Here's a basic example of using Ruby to create a class with destructive methods. Though this is not as practical as just typing the actual mathematic operations themselves. It does illustrate how destructive functions work and how to write them. Note the 'return self' in each of the destructive methods. This allows you to perform the method chains, without it the method returns a fixnum by default and the method chaining raises an error. If anyone knows of a DRY way to perform this let me know.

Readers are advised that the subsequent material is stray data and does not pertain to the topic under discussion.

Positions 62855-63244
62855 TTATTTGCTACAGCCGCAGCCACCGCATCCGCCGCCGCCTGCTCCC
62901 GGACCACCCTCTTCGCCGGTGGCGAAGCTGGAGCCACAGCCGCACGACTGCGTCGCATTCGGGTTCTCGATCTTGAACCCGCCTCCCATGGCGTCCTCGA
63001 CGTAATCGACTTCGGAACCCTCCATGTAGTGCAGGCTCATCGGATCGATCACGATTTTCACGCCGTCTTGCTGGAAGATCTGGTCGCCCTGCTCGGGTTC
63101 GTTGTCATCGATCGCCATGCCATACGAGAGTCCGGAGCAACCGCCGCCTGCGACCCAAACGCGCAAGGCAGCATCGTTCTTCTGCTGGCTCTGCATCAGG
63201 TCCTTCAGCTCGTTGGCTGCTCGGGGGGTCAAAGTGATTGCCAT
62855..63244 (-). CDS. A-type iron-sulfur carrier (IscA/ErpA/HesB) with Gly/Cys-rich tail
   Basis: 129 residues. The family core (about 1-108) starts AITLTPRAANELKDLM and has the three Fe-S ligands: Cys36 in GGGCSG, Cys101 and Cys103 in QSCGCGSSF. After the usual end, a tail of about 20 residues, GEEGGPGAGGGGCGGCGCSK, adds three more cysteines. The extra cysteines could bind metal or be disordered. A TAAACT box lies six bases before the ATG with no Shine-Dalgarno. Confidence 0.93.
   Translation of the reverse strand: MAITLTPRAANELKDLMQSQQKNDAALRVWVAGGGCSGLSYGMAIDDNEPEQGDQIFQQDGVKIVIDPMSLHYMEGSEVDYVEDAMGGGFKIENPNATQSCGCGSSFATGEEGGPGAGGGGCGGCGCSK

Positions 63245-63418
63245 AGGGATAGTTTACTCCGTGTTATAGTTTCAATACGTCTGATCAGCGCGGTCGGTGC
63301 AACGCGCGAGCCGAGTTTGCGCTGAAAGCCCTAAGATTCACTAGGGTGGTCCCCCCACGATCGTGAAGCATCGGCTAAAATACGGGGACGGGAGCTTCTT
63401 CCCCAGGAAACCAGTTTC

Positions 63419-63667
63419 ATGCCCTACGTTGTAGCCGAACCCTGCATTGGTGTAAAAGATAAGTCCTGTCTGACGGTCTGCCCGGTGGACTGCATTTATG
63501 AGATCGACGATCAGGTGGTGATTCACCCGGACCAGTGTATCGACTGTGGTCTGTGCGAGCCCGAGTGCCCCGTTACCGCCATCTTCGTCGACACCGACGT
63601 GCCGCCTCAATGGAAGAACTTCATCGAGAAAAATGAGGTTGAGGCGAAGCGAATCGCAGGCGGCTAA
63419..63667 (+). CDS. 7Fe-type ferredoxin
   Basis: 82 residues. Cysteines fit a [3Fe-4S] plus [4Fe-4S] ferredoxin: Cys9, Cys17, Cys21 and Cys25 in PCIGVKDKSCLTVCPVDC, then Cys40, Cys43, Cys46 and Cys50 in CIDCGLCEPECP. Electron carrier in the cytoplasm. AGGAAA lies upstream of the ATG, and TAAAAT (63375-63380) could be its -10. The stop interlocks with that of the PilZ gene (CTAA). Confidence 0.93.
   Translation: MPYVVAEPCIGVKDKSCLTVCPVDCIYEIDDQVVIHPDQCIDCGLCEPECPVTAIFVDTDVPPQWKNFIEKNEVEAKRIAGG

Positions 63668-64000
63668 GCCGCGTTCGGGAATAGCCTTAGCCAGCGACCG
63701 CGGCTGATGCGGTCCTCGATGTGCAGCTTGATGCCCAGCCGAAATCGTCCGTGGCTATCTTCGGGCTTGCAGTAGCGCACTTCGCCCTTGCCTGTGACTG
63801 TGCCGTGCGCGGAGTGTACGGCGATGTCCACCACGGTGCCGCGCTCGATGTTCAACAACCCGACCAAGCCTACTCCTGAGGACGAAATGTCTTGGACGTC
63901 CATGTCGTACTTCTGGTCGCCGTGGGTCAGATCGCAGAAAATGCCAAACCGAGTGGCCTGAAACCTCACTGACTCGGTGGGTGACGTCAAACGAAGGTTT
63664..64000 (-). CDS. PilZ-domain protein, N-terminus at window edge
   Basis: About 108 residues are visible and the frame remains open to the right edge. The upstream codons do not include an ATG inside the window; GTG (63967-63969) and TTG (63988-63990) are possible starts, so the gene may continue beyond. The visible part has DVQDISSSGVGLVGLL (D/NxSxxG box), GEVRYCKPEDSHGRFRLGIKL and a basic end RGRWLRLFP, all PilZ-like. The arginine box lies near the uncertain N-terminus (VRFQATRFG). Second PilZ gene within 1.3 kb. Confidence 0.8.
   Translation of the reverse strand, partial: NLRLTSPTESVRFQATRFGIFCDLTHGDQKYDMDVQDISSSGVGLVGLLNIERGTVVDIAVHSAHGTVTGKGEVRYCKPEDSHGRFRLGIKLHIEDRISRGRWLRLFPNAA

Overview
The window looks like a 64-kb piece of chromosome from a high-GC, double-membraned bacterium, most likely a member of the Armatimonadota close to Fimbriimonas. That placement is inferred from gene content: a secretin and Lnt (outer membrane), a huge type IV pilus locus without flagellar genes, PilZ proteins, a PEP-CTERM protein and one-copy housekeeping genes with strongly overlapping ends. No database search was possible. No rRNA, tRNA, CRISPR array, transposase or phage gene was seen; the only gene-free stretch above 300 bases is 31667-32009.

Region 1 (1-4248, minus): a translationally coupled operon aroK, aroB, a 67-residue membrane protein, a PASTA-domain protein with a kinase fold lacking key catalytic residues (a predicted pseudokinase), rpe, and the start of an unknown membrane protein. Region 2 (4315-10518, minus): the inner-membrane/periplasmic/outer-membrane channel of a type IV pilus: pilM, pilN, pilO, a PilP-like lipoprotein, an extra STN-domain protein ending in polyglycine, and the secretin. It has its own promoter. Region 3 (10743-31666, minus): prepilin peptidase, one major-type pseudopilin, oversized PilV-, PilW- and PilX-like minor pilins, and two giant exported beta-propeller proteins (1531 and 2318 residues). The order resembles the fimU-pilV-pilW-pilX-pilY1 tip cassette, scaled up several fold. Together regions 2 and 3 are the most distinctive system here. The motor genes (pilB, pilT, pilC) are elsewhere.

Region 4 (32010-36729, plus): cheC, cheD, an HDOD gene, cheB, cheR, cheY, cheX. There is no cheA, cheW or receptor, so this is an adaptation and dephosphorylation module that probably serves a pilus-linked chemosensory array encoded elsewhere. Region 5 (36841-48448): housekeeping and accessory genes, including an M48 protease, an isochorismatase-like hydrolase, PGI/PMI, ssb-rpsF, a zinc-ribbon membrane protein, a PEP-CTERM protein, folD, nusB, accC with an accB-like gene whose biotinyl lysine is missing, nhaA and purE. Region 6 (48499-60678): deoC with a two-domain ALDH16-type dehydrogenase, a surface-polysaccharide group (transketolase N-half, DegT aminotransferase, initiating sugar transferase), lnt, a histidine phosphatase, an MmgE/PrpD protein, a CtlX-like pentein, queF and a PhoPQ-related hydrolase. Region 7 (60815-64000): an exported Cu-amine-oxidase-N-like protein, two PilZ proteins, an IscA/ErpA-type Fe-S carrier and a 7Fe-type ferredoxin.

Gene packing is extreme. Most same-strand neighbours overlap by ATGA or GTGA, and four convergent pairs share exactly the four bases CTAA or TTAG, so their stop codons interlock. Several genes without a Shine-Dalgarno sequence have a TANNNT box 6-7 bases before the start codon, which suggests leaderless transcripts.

class Calculator def initialize(value) @value = value end def multiply!(value) @value *= value return self end def add!(value) @value += value return self end def clear! @value = 0 return self end def calculate puts @value end end c = Calculator.new(10) c.add!(2).multiply!(4).calculate #=> 48 c.clear!.add!(5).multiply!(4).calculate #=> 20